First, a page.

There are over one hundred temae (forms) studied in Urasenke.  How the fukusa (silk cloth) is folded is specific to the tea school.  Titles for tea ceremony practitioners are made up partially from the name of your teacher and partially something of yourself, so Timothy's title is "So" from the family name of the Urasenke Grandmaster and "Wa" for harmony.

Following the demonstration, tea and sweets were served to the audience.  The matcha used in the tea ceremony was Jyoraku from My Green Tea.

If you're interested in learning more about tea ceremony in Seattle, tea rooms include East-West Chanoyu Center in Hawthorne Hills, Shoseian in the Seattle Japanese Garden, and Ryokusuian, a 3-mat teahouse in the Seattle Art Museum.

Tea Review: Purple Leaf Tea 2017 (JusTea/Tumoi Teas)

Purple Leaf Tea (2017)
JusTea/Tumoi Teas
Type: Purple
Origin: KenyaProduct Description: Make room Green, Black and Oolong, because Purple Tea is here! This is an exciting brand new category of tea. The reason it is called Purple Leaf Tea is because purple leaves naturally grow this colour on the tea bush (see picture on left)! This is not a gmo plant, it is completely natural and part of the tea family (Camellia Sinensis Assamica). The reason the leaves are purple is because they contain the super antioxidants: Anthocyanins. These are the same antioxidants that make other plants purple: like our favourite grapes, blueberries, pomegranates, and acai berries. Learn more here.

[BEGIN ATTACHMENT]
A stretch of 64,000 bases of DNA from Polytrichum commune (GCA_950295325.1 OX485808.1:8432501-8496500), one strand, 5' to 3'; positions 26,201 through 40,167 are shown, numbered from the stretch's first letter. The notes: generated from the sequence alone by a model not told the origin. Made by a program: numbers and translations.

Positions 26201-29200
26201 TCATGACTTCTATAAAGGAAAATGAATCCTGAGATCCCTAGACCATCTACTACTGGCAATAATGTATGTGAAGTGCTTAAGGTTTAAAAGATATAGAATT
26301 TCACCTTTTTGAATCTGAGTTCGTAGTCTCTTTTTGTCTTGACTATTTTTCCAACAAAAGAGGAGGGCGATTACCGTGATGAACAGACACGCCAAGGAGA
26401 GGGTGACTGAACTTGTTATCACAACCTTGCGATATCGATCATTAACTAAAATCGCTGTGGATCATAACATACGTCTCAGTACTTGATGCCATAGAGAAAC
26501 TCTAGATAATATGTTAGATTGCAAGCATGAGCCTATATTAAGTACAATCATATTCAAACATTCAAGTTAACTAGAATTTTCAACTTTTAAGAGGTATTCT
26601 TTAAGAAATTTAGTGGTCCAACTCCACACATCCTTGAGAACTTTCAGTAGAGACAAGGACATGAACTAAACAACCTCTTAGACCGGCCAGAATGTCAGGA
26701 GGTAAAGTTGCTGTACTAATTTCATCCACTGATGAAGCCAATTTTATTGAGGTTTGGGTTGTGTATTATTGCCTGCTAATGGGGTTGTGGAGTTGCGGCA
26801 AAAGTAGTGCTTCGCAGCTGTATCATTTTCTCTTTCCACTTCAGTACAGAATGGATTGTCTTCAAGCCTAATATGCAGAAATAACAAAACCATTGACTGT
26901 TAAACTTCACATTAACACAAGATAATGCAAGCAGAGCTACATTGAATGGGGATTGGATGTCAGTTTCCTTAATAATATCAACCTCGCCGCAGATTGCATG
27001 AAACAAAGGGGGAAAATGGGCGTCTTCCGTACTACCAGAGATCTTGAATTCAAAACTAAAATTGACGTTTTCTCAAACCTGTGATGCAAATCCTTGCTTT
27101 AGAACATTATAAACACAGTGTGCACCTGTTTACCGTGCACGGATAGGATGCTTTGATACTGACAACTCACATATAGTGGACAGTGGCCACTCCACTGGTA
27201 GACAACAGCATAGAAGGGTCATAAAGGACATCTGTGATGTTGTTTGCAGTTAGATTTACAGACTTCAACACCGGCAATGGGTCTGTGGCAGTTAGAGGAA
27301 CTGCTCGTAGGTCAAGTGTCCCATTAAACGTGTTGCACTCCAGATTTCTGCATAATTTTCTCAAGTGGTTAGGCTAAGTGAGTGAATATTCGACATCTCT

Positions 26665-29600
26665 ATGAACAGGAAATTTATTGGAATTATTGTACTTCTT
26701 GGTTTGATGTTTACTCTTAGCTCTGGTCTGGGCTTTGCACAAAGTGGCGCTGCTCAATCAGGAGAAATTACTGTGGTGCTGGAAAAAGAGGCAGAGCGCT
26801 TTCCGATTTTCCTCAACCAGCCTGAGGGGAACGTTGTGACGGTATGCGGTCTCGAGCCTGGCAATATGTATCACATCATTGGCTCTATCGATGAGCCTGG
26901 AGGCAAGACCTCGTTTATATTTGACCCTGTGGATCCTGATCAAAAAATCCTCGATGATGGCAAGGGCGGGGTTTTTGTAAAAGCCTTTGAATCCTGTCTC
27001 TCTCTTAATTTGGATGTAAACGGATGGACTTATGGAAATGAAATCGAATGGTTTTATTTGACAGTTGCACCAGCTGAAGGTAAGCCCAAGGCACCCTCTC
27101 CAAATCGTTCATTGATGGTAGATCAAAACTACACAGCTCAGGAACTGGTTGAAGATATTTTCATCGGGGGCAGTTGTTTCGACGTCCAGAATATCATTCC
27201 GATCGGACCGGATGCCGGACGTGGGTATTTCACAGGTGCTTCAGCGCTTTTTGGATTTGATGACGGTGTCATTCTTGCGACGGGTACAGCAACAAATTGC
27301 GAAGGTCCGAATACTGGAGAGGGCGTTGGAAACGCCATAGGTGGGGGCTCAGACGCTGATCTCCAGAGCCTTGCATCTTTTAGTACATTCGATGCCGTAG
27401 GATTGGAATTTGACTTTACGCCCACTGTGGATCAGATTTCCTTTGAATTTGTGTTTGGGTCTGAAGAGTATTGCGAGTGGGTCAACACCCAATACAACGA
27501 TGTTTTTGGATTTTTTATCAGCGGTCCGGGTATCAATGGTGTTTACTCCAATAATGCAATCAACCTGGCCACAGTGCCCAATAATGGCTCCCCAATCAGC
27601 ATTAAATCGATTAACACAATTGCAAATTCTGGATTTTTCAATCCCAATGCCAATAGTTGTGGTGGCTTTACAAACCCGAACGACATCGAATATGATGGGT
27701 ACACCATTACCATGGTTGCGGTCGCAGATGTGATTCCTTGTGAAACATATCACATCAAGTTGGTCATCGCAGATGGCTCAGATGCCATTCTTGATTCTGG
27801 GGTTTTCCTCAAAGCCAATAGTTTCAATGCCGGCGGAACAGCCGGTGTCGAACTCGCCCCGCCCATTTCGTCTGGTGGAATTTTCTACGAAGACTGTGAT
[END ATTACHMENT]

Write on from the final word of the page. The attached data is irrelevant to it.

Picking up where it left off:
Purple Leaf Tea is also a colour changing tea… squeeze a couple drops of lemon into your tea cup and watch the purple colour intensify. Be the first to try this beautiful new tea!